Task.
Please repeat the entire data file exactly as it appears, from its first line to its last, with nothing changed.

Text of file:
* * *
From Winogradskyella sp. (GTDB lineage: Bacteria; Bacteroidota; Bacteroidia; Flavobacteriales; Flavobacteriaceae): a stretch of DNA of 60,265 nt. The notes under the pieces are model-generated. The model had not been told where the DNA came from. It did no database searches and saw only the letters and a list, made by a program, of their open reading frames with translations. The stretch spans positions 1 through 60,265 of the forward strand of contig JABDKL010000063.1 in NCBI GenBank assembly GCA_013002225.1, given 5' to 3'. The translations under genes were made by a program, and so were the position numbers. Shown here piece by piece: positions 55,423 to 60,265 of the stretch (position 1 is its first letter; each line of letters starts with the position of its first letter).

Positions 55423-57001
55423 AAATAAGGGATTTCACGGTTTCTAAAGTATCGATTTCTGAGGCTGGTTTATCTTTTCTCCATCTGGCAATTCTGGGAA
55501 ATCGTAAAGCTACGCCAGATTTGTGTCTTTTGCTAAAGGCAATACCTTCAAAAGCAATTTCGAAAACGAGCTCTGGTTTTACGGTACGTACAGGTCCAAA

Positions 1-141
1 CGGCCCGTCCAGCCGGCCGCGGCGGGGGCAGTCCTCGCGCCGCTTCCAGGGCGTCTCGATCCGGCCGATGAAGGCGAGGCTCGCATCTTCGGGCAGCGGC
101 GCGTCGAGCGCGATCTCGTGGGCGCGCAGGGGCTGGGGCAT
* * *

From Winogradskyella sp. (GTDB lineage: Bacteria; Bacteroidota; Bacteroidia; Flavobacteriales; Flavobacteriaceae): a stretch of DNA of 60,265 nt. The notes under the pieces are model-generated. The model had not been told where the DNA came from. It did no database searches and saw only the letters and a list, made by a program, of their open reading frames with translations. The stretch spans positions 1 through 60,265 of the forward strand of contig JABDKL010000063.1 in NCBI GenBank assembly GCA_013002225.1, given 5' to 3'. The translations under genes were made by a program, and so were the position numbers. Shown here piece by piece: positions 55,423 to 60,265 of the stretch (position 1 is its first letter; each line of letters starts with the position of its first letter).

Positions 55423-57001
55423 AAATAAGGGATTTCACGGTTTCTAAAGTATCGATTTCTGAGGCTGGTTTATCTTTTCTCCATCTGGCAATTCTGGGAA
55501 ATCGTAAAGCTACGCCAGATTTGTGTCTTTTGCTAAAGGCAATACCTTCAAAAGCAATTTCGAAAACGAGCTCTGGTTTTACGGTACGTACAGGTCCAAA

Positions 1-141
1 CGGCCCGTCCAGCCGGCCGCGGCGGGGGCAGTCCTCGCGCCGCTTCCAGGGCGTCTCGATCCGGCCGATGAAGGCGAGGCTCGCATCTTCGGGCAGCGGC
101 GCGTCGAGCGCGATCTCGTGGGCGCGCAGGGGCTGGGGCAT